doing practically nothing else.

> A possible solution is to give deserialize an extra dummy argument, along
> the lines of "deserialize(bytea, internal) returns internal", thereby
> ensuring it can't be called in any non-system-originated contexts.

Seems promising.

> This
> is still rather dangerous if the other argument is variable, as somebody
> might be able to abuse an internal-taking function by naming it as the
> deserialize function for a maliciously-designed aggregate.

The complex and, as far as I can tell, largely undocumented set of
rules about what sorts of internal-taking-and-returning functions we
allow to exist strikes me as a house of cards just waiting for the
next stiff breeze to come along.

> What I'm
> inclined to do to lock it down further is to drop the "serialtype"
> argument to CREATE AGGREGATE, which seems rather pointless (what else
> would you ever use besides bytea?).  Instead, insist that
> serialize/deserialize apply *only* when the transtype is INTERNAL, and
> their signatures are exactly "serialize(internal) returns bytea" and
> "deserialize(bytea, internal) returns internal", never anything else.

I originally had the thought that you might want to make the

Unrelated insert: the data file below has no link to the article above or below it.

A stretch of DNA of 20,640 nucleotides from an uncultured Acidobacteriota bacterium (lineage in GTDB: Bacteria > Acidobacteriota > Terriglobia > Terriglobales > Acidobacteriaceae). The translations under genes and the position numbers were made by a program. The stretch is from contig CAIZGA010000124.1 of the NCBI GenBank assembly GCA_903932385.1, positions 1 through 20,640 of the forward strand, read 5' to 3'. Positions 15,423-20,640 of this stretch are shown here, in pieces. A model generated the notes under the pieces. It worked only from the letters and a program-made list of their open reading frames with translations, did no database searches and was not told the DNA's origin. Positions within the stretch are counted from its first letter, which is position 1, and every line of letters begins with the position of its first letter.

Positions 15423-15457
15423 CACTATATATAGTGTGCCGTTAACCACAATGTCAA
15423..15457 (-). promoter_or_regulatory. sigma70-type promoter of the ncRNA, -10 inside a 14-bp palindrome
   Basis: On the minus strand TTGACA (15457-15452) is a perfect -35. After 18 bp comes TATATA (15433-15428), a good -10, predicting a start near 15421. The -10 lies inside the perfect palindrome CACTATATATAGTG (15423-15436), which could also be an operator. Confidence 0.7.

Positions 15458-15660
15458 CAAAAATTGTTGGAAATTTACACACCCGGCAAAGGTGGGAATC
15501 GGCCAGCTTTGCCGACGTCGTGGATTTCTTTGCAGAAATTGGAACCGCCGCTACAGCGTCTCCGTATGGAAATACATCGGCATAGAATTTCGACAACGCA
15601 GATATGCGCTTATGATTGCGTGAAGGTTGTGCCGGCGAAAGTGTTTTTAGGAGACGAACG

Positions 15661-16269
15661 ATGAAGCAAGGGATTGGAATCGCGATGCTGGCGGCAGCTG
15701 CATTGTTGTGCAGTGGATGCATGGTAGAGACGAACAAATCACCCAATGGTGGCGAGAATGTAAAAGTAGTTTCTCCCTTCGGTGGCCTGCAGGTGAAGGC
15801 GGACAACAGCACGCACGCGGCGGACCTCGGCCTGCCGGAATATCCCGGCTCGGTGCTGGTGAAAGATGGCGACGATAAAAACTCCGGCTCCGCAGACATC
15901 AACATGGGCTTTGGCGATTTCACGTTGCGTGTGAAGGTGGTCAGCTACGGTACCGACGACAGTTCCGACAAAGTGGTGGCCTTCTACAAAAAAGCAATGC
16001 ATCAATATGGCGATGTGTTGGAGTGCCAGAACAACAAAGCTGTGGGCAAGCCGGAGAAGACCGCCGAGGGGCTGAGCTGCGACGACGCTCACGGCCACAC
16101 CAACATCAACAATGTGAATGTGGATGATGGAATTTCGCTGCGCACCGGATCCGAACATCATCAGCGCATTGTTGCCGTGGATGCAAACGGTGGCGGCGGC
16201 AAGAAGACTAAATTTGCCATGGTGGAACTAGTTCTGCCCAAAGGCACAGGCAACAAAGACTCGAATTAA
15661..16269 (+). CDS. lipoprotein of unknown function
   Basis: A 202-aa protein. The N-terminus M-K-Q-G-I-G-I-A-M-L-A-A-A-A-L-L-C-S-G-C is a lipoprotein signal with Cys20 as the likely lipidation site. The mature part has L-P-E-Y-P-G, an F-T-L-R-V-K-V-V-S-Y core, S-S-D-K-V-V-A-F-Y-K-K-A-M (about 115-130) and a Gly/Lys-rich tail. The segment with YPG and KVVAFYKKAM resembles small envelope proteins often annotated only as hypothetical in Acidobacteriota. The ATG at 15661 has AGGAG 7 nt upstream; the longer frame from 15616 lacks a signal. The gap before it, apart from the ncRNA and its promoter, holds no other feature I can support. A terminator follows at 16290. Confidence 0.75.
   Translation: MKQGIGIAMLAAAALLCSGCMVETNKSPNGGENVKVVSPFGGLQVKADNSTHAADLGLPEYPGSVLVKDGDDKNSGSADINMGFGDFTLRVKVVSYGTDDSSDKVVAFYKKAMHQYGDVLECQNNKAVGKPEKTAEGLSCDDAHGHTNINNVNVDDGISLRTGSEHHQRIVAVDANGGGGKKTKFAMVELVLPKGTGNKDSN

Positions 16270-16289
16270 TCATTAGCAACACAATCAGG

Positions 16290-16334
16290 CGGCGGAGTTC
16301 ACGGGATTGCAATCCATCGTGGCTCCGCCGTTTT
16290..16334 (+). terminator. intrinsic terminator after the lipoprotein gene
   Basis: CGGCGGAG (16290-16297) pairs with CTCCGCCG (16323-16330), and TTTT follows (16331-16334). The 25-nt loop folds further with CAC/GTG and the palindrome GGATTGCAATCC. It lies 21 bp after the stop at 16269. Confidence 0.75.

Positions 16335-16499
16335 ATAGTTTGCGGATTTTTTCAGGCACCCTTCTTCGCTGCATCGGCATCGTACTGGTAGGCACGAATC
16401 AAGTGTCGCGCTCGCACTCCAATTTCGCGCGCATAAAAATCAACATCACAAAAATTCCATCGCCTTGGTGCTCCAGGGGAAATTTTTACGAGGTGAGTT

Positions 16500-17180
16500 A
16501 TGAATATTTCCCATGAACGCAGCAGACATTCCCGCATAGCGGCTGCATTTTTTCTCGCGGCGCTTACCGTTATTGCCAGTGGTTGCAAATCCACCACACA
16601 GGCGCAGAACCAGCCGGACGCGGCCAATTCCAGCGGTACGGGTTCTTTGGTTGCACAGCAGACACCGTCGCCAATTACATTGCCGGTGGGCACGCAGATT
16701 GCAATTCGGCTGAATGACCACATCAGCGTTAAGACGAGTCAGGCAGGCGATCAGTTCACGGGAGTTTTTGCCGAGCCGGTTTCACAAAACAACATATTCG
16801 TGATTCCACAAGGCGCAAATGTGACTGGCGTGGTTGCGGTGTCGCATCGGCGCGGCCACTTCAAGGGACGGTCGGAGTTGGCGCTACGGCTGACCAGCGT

serialized representation something that could be human-readable.  I'd
actually like to have an SQL syntax that outputs the transition state
or, if it's internal, the serialized representation of it.  That would
allow us to do partitionwise aggregation given a query like SELECT
avg(foo) FROM parent_table_for_several_foreign_tables.  You'd need to
be able to ship something like SELECT PARTIAL avg(foo) FROM t1 to each
child.  And it might be nicer if the results came back in some
human-readable format rather than as a bytea, but it's not essential,
of course.

> A different way of locking things down, which might be cleaner in the
> long run, is to invent a new pseudo-type for the sole purpose of being
> the serialization type, that is we'd insist on the signatures being
> "serialize(internal) returns serialized_internal" and
> "deserialize(serialized_internal) returns internal", where
> serialized_internal has the representation properties of bytea but is
> usable for no other purpose than this.  Not sure it's worth the trouble
> though.

I think we should break up internal into various kinds of internal
depending on what kind of a thing we've actually got a pointer to.  We
don't need more synonyms for bytea, IMO.

> Anyway, setting aside the security angle, it doesn't seem like there is
> anything wrong with the high-level design for polymorphic cases.  I'm now
> thinking the problem I saw is just a garden variety implementation bug
> (or bugs).  I'm still not very happy with the confusion around aggtype
> though, not least because I suspect it contributed directly to this bug.
> I also feel that both the code comments and the user-facing documentation
> for this feature are well below project standards, eg where's the
> discussion in section 35.10?

Good point.  That needs to be addressed -- ideally by David, but if he
doesn't then I guess I'll have to do it.  If you have other specific
comments, please send them.

Robert Haas
EnterpriseDB: http://www.enterprisedb.com
The Enterprise PostgreSQL Company